Every suicide terrorist campaign has had a clear goal that is secular and political: to compel a modern democracy to withdraw military forces from the territory that the terrorists view as their homeland.

From the The Strategic Logic of Suicide Terrorism by Robert Pape:

As Table 1 indicates, there have been 188 separate suicide terrorist attacks between 1980 and 2001. Of these, 179, or 95%, were parts of organized, coherent campaigns, while only nine were isolated or random events. Seven separate disputes have led to suicide terrorist campaigns: the presence of American and French forces in Lebanon, Israeli occupation of West Bank and Gaza, the independence of the Tamil regions of Sri Lanka, the independence of the Kurdish region of Turkey, Russian occupation of Chechnya, Indian occupation of Kashmir, and the presence of American forces on the Saudi Arabian Peninsula. Overall, however, there have been 16 distinct campaigns, because in certain disputes the terrorists elected to suspend operations one or more times either in response to concessions or for other reasons.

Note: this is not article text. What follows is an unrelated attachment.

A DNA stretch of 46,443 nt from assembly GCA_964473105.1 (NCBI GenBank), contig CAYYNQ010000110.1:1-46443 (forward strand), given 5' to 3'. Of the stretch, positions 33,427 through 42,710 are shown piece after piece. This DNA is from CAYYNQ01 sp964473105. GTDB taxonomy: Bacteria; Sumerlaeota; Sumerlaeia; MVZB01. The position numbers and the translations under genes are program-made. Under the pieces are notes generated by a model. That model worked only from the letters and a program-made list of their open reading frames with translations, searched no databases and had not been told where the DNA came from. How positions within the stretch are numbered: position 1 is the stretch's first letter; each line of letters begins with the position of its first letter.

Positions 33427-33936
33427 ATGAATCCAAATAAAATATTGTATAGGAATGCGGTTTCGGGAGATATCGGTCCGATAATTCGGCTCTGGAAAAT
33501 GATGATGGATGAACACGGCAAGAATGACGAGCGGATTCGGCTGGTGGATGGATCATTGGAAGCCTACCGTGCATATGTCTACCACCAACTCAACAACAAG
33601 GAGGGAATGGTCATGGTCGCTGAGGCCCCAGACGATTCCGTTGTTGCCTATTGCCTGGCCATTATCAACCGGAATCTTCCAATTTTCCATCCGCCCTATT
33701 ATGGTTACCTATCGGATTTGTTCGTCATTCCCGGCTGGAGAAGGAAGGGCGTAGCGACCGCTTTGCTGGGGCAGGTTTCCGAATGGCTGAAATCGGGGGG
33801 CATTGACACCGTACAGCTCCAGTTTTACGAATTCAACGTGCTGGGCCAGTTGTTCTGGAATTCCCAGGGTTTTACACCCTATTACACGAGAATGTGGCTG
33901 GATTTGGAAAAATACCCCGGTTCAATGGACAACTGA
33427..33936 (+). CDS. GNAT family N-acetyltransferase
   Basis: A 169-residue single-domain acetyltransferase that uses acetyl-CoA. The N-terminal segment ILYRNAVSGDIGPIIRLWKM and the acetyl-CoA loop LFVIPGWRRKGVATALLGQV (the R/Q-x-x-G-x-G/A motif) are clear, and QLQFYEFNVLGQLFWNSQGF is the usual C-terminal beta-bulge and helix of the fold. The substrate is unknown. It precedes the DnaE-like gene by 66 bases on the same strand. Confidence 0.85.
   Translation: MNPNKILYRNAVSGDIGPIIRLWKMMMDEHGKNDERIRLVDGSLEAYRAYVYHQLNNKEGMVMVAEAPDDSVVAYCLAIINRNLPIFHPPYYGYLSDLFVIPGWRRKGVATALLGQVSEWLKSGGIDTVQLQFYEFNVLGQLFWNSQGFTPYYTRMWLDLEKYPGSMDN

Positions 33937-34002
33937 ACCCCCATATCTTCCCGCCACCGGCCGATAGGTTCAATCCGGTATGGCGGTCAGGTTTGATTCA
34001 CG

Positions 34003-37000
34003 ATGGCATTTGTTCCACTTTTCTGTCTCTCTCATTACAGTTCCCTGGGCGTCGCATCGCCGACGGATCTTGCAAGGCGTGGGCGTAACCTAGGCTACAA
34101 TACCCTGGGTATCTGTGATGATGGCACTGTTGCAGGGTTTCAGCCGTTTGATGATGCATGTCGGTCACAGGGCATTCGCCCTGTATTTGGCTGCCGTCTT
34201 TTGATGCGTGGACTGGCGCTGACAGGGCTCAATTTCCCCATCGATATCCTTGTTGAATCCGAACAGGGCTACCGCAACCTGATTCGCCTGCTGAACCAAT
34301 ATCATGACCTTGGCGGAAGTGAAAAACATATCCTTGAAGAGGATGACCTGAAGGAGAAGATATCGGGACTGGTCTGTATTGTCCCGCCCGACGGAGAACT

Table of Statistics on Suicide Terrorist Campaigns (1980-2001)

Every suicide campaign from 1980 to 2001 has had as a major objective—or as its central objective—coercing a foreign government that has military forces in what they see as their homeland to take those forces out. Table 2 summarizes the disputes that have engendered suicide terrorist campaigns. Since 1980, there has not been a suicide terrorist campaign directed mainly against domestic opponents or against foreign opponents who did not have military forces in the terrorists homeland. Although attacks against civilians are often the most salient to Western observers, actually every suicide terrorist campaign in the past two decades has included attacks directly against the foreign military forces in the country, and most have been waged by guerrilla organizations that also use more conventional methods of attack against those forces.